I have accumulated nearly 2000 images, all scans of documents, relating to the dissertation. One goal of the project is to make these documents open and available in an Omeka database. In order to more correctly attribute these documents to the archives where I got them, I need to place a watermark on each image.
I also need the content of the documents in a format to make it easy to search and copy/paste.
The tools to do each of those steps are readily available, and easy to use, but I needed a script to put them together so I can run them on a handful of images at a time, or even hundreds at a time.
To layout the solution, I’ll walk through the problem and how I solved it.
When at the Neuengamme Concentration Camp Memorial Archive near Hamburg in the summer of 2013, I found about 25 testimonials of former inmates. In most cases I took a picture of the written testimonial (the next day I realized I could use their copier/scanner and make nicer copies). So I ended up with quite a number of folders, each containing a number of images.
So the goal became to water mark each of the images, and then to run an OCR program on them to grab the contents into plain text.
There are many options for water marking images. I chose to use the incredibly powerful ImageMagick tool. The ImageMagick website has a pretty good tutorial on adding watermarks to single images. I chose to add a smoky gray rectangle to the bottom of the image with the copyright text in white.
The image watermark command by itself goes like this:
width=$(identify -format %w "/path/to/copies/filename.png"); \ s=$((width/2)); \ convert -background '#00000080' -fill white -size "$s" \ -font "/path/to/font/file/font.ttf" label:"Copyright ©2014 Ammon" miff:- | \ composite -gravity south -geometry +0+3 - \ "/path/to/copies/filename.png" "/path/to/marked/filename.png"
This command can actually be run on the command line as is (replacing the paths to images the font file, and copyright text of course). I’ll explain the command below.
The first line gets the width of the image to be watermarked and sets it to the variable “width”. The second line gets half the value of the width, and sets it to the variable “s”.
The third line starts the ImageMagick command (and is broken onto several lines using the \ to denote that the command continues). The code from ‘convert’ to the pipe ‘|’ creates the watermark, a dark grey rectangle with white text at the bottom of the image.
Most of the images I have are of typed up documents, so they are good candidates for OCR (Optical Character Recognition), or grabbing the text out of the image.
OCR is done using a program called tesseract.
The tesseract command is relatively simple. Give it an input file name, an output file name, and an optional language.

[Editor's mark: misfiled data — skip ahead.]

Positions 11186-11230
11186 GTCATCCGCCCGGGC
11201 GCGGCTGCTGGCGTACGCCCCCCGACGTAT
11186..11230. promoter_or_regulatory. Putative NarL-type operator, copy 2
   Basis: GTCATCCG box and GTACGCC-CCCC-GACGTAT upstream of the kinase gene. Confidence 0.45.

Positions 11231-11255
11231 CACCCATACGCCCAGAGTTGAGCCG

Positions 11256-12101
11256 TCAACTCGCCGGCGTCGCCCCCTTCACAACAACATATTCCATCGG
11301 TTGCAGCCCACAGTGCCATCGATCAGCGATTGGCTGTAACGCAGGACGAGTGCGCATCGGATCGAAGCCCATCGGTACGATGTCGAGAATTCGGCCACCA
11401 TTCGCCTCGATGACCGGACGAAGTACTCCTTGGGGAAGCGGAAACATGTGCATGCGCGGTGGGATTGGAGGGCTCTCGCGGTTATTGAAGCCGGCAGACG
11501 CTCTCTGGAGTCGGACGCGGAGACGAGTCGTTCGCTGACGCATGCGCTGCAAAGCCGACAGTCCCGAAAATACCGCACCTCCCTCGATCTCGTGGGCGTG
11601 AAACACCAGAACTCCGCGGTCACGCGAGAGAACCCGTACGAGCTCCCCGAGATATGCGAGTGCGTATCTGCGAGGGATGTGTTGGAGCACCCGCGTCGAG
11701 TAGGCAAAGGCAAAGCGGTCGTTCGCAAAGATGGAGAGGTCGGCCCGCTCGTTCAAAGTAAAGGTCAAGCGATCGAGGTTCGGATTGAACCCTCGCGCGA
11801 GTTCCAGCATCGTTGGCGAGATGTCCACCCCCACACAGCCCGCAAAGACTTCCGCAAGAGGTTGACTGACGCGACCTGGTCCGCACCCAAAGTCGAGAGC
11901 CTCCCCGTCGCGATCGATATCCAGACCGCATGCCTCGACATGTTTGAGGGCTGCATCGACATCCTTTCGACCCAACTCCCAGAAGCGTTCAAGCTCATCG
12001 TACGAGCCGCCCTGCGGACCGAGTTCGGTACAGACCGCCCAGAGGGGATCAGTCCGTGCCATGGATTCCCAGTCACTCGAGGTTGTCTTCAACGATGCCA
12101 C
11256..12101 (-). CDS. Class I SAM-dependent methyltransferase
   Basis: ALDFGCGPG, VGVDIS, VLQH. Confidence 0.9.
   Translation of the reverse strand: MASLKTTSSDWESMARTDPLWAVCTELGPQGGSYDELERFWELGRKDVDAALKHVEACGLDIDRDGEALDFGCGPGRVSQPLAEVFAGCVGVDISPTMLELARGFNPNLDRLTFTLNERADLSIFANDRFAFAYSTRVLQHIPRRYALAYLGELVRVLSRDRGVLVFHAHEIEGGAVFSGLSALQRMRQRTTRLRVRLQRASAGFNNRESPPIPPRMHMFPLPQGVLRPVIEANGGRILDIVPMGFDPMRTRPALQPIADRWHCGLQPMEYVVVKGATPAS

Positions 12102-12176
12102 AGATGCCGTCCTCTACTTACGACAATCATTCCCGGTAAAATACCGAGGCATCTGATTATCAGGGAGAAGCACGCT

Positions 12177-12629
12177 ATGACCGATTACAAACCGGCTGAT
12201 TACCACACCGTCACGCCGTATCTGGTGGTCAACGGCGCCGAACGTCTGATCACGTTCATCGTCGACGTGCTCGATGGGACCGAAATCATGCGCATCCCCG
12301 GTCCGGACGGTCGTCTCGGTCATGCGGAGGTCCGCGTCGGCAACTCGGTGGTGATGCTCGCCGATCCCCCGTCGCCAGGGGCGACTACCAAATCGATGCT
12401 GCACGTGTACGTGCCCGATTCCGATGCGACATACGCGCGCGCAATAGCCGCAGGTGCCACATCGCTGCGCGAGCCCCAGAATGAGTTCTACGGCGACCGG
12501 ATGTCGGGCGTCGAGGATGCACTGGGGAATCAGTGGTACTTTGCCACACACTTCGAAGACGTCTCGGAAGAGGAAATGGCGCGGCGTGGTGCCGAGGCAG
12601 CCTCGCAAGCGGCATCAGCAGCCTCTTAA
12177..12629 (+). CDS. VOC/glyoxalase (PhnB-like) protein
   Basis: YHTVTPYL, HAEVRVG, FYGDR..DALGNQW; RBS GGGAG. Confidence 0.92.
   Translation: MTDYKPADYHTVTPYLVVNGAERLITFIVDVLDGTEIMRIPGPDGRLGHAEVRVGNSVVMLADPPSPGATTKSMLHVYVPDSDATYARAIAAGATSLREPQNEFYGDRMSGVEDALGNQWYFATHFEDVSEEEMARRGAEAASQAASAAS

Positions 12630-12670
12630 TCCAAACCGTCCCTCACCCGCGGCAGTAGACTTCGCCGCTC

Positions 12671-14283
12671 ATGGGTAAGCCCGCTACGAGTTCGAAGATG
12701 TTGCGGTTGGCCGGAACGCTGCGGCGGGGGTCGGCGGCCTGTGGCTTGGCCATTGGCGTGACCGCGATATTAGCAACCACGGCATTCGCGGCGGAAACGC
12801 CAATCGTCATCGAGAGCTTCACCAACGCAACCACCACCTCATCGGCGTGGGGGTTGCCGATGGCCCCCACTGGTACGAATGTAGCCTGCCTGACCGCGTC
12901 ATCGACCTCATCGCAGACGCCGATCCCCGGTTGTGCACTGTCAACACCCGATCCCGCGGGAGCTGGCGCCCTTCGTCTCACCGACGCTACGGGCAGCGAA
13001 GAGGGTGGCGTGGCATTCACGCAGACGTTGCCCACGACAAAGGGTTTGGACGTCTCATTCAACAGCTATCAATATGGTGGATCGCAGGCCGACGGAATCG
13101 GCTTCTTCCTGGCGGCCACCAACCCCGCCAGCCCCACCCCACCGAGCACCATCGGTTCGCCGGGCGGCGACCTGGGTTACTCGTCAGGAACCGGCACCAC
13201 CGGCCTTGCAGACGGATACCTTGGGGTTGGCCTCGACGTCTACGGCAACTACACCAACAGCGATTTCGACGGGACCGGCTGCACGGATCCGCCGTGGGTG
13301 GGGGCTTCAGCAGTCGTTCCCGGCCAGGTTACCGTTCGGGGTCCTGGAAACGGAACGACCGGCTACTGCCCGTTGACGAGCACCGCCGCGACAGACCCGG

tesseract "/path/to/input/file.png" "/path/to/output/file" -l deu
This will OCR file.png and create a file named file.txt. The -l (lowercase letter L) option sets the language to German (deut[sch]).
The script is available at my GitHub repo: https://github.com/mossiso/ocr-watermark
Here is how to use the script.
Download the ocrwm file and put it in the directory that has the image files.
Open the file with a text editor and set the default label to use in the watermark. If desired, you can also specify a font file to use.
On the command line (the terminal), simply type:
At it’s basic this will make a “copies” directory and put in there a copy of each image file (it will find images of the format JPG, GIF, TIF, and PNG in the directory where you run the command).
To OCR and Watermark the images do:
bash ocrwm -ow
This will make the copies as above, but will also create a directory named “ocr” and a directory named “marked” and add respective files therein.
You can also create a single pdf file from the images in the directory like so:
bash ocrwm -pow
Adding the l (lowercase letter L) option allows you to set the text in the watermark.
bash ocrwm -powl "Copyright ©2014 Me"
There is an option to not copy the files. This is useful if the files have been copied using this script previously (say you ran the script but only did water marks and not OCR, then to just do the OCR you can run the script again but not have to copy the files again).
bash ocrwm -co
Here are things to look out for when running the script.
By default, the script will run the OCR program, tesseract, with German as the default language. You can change that to English by deleting the “-l deu” part on the line that calls tesseract. The list of language abbreviations and languages available are in the tesseract manual (or on the command line type).
A few times I had PDFs as the original format to work with. In most cases these were multi-page PDFs. In order to use the script with these, I first needed to break out each page of the PDF and convert it to a PNG format. See here for a reason to choose PNG over other formats.
The ImageMagick command ‘convert’ will take care of that:
convert -density 600 -quality 100 original.pdf newfile.png
Depending on how many pages are in the PDF, the command can take quite a while to run. For a 30 page PDF, it took my laptop about 5 minutes. The end result is a PNG image for each page incrementally numbered beginning with zero. If the PDF above had four pages, I would end up with the following PNGs: newfile-0.png, newfile-1.png, newfile-2.png, newfile-3.png
Now I could run the ocrwm script in the directory and get OCR’ed and watermarked images. In this case I could leave off the ‘p’ option because I began with a PDF with all pages combined.
bash ocrwm -ow
Feel free to download the script, make changes or improvements, and send them back to me (via the github page).